nificent store and t he highly esteemed
and honored citizen, the proprietor.
There is not a man, woman, or child
in the city, but to whom the name of
Ryan is familiar, and a stranger ask
ing to be directed to some particular
point along the busy thoroughfare of
Whitehall street, invariably the re
>ply from any and all will be its such
andsuch a distance from Ryan’s—thus
showing this great house has in a
manner come to be looked upon as
the central and objective point. Our
reporter in taking notes to makeup
the great trade edition, selected this
popular establishment for the leading
and representative retail dry goods
bouse of Atlanta, and we feel confi
dent that our many thousand read
ers will coincide.
But as to the store and stock. The
building occupied is located at No.
bl Whitehall street, is 50x195 feet, in
size, extending through the entire
block to Broad street, and three
floors are filled to repletion with
the magnificent stock consisting of
foreign and domestic dry goods, car
pets, oil cloths, mattings, bootsand
shoes, hats, caps —all handsomely
displayed in the various departments.
The first floor or basement opens di
rect on Broad street, this is used for
the storage of heavy and staplegoods,
packing and shipping, but the second,
with main entrance on Whitehall
streel, is where we are forcibly re
minded of the dazzling and gorgeous
splendor road about in fairy tales of
old. Here can be found the products
from the looms of the old world, the
decorated fabrics of our own country;
laces from the historical countries of
the Mediteranean; silks from Lyons,
Brussels and Antwerp, hosiery,
gloves, ribbons, linens and notions
representing the ingenuity and con
ception of the four quarters of the
Klob.q.T.iW’peU, curtains, lambere'iins.
in richness, beauty and style unsur
passed. Boots and shoes for the
ladies, men, boys and misses in vari
ety unexcelled from the leading man
ufactories, and a specialty introduced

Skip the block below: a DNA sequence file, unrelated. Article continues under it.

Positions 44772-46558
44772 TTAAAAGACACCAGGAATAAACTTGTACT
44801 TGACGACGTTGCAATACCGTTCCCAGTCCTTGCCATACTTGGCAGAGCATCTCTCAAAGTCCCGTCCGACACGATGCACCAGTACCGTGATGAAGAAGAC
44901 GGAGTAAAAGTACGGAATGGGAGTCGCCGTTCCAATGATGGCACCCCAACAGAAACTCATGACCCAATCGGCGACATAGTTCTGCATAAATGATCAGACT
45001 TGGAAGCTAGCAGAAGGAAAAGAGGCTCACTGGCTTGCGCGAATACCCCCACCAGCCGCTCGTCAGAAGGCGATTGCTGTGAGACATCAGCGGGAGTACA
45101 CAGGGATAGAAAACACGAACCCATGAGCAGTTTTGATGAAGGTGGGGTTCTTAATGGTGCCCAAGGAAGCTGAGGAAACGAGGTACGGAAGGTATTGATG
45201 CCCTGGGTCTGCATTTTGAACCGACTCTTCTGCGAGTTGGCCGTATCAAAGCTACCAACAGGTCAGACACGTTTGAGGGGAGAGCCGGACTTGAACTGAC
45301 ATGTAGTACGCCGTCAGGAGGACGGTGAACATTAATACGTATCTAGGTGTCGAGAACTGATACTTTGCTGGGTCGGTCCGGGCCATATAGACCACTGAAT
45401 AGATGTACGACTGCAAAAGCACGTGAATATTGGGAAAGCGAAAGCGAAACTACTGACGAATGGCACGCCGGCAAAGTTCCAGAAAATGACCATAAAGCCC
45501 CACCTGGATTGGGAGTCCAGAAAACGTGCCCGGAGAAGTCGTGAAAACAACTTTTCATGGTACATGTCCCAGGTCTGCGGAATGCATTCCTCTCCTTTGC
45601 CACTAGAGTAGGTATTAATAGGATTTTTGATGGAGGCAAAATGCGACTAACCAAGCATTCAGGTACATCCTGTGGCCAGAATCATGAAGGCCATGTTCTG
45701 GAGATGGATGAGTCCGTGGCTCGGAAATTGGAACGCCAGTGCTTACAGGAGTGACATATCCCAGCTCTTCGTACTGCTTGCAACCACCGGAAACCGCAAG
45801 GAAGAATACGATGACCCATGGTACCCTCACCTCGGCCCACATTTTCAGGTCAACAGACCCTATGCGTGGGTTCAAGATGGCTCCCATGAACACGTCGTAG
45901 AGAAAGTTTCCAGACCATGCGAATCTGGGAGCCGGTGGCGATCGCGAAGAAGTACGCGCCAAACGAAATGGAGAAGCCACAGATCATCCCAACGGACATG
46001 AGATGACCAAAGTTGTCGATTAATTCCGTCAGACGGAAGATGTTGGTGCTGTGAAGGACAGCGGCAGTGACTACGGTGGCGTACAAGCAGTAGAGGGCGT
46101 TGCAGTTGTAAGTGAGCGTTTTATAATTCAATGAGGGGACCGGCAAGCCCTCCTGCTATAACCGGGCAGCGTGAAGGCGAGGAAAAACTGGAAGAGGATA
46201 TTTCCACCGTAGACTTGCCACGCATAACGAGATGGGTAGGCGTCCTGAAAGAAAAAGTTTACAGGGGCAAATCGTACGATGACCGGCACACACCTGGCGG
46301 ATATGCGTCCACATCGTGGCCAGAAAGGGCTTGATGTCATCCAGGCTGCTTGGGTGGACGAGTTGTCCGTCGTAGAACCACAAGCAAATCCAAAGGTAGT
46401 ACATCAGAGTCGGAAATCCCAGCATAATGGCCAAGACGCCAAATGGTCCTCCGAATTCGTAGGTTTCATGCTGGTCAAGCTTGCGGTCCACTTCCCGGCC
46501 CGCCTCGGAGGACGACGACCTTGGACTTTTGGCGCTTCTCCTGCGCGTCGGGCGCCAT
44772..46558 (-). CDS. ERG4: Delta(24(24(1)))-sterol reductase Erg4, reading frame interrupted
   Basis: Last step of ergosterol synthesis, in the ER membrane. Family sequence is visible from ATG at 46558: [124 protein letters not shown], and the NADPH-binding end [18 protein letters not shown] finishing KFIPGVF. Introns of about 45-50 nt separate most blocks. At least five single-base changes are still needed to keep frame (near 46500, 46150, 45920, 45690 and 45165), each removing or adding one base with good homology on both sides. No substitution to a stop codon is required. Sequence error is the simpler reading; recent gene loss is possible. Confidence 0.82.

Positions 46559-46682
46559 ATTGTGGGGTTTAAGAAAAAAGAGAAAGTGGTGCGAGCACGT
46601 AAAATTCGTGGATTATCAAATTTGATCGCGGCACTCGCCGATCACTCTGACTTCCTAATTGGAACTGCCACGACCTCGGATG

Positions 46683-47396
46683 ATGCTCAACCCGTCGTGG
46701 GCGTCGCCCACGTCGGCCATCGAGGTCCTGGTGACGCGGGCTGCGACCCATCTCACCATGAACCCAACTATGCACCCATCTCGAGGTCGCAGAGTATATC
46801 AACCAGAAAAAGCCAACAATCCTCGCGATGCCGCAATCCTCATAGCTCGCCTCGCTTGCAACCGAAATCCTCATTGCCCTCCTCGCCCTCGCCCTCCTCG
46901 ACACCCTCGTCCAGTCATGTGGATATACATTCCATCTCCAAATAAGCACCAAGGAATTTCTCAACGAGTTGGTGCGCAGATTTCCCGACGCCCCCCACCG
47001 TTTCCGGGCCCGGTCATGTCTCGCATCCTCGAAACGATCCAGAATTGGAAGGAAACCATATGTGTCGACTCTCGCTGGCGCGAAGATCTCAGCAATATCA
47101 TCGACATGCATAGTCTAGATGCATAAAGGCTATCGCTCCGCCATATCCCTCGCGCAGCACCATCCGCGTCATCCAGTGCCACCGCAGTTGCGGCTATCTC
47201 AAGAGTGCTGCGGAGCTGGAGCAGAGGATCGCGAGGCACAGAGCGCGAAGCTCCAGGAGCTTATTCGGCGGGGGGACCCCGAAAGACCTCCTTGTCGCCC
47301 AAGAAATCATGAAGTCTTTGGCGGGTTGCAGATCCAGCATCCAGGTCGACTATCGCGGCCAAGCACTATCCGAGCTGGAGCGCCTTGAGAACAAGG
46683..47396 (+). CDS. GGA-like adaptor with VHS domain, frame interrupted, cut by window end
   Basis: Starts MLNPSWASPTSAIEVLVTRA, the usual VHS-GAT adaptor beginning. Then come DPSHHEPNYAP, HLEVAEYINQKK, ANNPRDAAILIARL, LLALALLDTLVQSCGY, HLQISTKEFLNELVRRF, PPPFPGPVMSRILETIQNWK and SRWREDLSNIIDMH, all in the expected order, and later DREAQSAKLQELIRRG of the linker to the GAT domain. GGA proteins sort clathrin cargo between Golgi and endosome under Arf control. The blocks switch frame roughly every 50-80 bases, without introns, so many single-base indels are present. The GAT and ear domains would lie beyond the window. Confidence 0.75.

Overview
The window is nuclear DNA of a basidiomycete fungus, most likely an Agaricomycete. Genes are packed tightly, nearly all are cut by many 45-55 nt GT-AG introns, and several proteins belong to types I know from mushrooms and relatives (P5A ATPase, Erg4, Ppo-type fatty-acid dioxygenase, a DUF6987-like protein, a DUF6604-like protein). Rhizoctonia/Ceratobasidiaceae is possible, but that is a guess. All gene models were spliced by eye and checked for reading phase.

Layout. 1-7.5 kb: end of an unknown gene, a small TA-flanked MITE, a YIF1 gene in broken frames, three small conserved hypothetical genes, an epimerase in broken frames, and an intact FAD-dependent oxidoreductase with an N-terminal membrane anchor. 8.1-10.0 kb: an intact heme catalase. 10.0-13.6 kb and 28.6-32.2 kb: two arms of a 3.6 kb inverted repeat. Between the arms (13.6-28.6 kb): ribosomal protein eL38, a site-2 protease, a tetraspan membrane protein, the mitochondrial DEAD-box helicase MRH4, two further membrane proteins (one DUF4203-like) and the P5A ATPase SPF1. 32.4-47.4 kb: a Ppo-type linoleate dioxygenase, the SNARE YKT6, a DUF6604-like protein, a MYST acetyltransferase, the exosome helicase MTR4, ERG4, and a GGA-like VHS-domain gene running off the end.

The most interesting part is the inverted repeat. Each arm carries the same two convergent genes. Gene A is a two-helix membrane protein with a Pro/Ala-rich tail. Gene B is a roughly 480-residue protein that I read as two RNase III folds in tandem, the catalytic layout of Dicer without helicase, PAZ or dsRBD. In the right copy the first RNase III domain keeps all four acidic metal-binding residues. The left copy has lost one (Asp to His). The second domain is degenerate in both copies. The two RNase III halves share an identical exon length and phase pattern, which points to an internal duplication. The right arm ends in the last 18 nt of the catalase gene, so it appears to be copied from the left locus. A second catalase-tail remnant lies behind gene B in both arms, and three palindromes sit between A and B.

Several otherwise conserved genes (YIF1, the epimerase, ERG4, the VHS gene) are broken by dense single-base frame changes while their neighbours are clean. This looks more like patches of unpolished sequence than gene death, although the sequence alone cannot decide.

of handmade goods unsurpassed—and
hats and caps for the millions, in a
word on this the retail floor, it is a
minature world and,a perfect hive of
industry. Glancing as we did from
Ihe stairway ascending to the third
floor, a more animated and pleasing
scene could not. be wished for. From
forty to fifty of his able and efficient
corps of salesmen were all rapidly,
and with grace and ease peculiar to
them, busily engaged in waiting upon
a throng of customers, among whom
were numbers of the leading belles
and matrons of the city.
Passing to the tjlird floor, the whole
sale department, we find all goods
exhibited below, but in a more com
pact way; and while catering mainly
to the leading local trade of the city
in the retail department, an exten
sive business has been done for years
throughout Georgia and several ad
joing States in the wholesale line,
and the magnificent trade enjoyed in
all is but a just, and flattering tribute
t > the i ne 'gy and ability of Mr. Ryan,
whose record in the past, both in a
business and social point of view,
stands second to none. The position
of this establishment toward the
great trade of our city is that of a
leading feature in her industries, and
from the foregoing the importance
and influence will be readily seen. It
ranks as one of the leading spirits and
stands as one of the corner stones in
the commercial bulwarks of Atlanta.
' ♦♦♦ - ■—
Mcßride <fc Co., Atlanta, Ga., offer
Crockery, Wooden Wane, Lamps,and
Show Cases to the trade as cheap as
any hoti -e North or South. Merchants
who want to pay cash and get ca-Ji
juices and select goods thatsuit them,
cannot <i i better than to buy from Mc-
Bride & Co.
Dr. Calhoun’.; Liver Pills.
This Pill has been in use lor the last forty
years and has t iki-ti precedence over all other
Liver Pills and Mi-dicine generally. My pa
trons, 1 am proud to say, are among the best
and most influential citizens ol the United
States. .Some are new ones and others have
been using them for years and will testily to
the vast amount of money saved—and the gen
eral improvement of their health—by their
use. When taken in time will prevent fevers
of the most dangerous types. I ask every
reader of this article to go at once and procure
a box of these Pills, and if they do not prove
beneficial come tome at my office, 50 Peach